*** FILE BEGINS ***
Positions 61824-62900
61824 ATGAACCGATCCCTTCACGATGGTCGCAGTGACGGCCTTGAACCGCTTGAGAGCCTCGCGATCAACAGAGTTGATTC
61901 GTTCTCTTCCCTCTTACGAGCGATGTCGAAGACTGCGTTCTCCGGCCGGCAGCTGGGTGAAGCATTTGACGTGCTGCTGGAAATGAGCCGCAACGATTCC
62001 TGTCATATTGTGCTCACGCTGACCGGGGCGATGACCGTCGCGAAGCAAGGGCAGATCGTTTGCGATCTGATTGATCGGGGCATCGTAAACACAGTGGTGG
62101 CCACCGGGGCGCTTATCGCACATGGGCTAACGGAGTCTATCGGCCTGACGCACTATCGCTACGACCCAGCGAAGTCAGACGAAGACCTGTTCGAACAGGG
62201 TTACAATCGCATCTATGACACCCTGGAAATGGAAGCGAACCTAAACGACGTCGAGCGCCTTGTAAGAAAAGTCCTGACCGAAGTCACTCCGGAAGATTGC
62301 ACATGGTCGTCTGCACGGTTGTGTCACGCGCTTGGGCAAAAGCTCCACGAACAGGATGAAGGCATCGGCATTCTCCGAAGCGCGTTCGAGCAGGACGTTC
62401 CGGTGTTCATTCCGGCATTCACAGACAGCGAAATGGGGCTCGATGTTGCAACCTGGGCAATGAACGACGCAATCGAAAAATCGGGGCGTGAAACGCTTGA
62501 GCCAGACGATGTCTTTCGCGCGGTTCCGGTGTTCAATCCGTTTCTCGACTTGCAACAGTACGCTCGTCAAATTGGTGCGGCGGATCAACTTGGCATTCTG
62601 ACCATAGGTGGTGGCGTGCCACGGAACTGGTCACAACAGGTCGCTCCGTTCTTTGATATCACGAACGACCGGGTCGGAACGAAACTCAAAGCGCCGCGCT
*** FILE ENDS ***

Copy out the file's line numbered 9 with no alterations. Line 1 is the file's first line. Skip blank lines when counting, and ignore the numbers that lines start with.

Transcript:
62501 GCCAGACGATGTCTTTCGCGCGGTTCCGGTGTTCAATCCGTTTCTCGACTTGCAACAGTACGCTCGTCAAATTGGTGCGGCGGATCAACTTGGCATTCTG